The Jewelers’ Circular entered the Great Depression with a not entirely surprising focus on credit, finance, and creative customer payment plans
the year is 1930—which might account for the austere cover. The start of the Great Depression could also explain the feature “Customer Arranges Own Payment Plan,” focusing on Barrett W. Stephenson, credit manager of the Adams Jewelry Co. of Tampa, Fla. “The customer knows best how he”—of course it’s a he—“can finance his purchase.” But what happens if said customer can’t pay off his pricey purchase? “Instead of confiscating the article, as do so many firms, we take it back and give him a diamond or watch of the value for which he has paid,” says Stephenson. “In a number of instances the patron has returned to us at a later date, when his finances were in a better condition and purchased additional merchandise.” This issue also touted a three-day credit jewelers convention in Philadelphia. One of the hot topics: “Credit and Collections.” We can’t help but wonder what those attendees made of Mr. Stephenson’s, ahem, pioneering payment plan.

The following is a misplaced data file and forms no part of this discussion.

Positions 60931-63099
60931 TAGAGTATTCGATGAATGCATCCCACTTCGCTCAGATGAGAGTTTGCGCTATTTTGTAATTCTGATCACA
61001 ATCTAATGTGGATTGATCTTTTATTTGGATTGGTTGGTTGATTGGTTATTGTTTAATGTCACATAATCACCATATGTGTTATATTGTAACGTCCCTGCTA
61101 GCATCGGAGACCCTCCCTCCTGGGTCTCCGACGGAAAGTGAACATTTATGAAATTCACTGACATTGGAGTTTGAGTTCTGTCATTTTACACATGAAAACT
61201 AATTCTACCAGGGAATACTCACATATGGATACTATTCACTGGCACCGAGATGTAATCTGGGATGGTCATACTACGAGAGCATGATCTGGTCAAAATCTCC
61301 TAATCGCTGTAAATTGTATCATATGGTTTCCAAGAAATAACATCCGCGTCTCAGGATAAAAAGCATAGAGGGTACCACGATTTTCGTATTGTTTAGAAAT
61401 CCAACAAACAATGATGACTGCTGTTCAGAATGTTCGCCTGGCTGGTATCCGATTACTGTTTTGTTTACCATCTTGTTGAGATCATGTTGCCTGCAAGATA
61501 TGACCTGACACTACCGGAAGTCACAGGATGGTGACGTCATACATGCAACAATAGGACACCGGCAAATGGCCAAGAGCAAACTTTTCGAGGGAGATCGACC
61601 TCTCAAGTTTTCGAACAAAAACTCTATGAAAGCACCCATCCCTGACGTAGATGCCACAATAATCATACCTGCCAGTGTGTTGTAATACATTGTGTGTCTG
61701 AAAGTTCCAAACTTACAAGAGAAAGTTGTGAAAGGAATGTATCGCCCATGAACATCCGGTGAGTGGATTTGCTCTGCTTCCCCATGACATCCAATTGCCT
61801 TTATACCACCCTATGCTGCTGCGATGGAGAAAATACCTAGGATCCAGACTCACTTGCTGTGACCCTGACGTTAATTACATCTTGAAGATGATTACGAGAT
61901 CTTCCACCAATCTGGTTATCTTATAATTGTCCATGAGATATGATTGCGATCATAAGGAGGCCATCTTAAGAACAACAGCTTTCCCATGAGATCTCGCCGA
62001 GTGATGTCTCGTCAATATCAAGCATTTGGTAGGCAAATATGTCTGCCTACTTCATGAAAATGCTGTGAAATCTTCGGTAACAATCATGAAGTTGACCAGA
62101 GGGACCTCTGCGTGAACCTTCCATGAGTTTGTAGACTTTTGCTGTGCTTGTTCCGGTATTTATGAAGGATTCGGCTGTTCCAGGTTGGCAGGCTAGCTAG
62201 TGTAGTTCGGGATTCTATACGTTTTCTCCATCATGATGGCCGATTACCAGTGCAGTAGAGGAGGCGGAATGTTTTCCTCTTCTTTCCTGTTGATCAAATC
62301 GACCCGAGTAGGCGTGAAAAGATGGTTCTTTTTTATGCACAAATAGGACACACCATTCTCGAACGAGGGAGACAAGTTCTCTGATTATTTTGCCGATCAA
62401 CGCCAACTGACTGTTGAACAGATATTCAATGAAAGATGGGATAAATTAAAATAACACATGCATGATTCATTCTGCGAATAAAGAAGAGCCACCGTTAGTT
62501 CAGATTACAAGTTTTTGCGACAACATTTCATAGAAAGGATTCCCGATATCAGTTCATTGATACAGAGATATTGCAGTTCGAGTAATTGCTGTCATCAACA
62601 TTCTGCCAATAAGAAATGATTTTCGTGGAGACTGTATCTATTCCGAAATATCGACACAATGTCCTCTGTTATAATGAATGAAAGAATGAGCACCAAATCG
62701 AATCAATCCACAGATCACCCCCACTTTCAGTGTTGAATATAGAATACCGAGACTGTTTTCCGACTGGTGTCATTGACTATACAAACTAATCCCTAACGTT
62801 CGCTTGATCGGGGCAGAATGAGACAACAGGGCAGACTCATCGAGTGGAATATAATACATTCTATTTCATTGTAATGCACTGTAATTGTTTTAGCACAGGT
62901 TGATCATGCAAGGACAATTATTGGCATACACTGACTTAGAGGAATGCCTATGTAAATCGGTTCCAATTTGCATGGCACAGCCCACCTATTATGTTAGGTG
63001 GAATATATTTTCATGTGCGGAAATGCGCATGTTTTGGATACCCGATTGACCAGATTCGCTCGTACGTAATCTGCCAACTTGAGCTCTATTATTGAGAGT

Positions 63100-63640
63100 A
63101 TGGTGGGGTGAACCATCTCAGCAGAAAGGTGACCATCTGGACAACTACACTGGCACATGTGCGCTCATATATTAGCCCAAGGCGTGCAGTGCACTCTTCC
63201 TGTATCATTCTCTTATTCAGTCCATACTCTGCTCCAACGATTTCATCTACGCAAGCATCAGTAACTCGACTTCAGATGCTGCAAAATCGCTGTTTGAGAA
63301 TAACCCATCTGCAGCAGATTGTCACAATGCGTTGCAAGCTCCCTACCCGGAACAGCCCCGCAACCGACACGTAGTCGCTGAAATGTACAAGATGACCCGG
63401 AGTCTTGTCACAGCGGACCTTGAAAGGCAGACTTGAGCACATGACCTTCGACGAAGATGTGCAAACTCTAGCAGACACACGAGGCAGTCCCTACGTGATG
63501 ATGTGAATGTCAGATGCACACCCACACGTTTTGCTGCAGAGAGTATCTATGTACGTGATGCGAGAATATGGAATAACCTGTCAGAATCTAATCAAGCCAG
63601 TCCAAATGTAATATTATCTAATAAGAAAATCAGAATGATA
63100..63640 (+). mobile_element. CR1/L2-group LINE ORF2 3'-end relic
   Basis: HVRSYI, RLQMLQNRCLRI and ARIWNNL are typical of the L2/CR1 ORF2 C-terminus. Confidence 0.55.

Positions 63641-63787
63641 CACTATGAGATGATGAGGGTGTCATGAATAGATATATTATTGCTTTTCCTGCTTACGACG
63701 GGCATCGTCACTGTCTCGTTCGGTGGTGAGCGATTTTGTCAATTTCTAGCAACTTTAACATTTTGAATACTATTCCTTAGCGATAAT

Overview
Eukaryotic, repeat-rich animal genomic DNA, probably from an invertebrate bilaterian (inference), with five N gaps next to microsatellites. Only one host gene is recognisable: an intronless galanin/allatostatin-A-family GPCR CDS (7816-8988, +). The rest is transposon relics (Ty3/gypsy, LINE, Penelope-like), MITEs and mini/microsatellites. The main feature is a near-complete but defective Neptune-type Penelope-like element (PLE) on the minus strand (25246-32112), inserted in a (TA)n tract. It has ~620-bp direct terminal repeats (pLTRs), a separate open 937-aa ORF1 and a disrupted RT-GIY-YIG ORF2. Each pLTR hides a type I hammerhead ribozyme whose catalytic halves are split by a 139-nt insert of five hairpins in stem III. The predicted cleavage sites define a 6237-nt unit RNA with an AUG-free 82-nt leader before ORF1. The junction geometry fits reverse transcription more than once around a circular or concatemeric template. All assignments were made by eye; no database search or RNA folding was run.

(Photograph by Nestor Cervantes)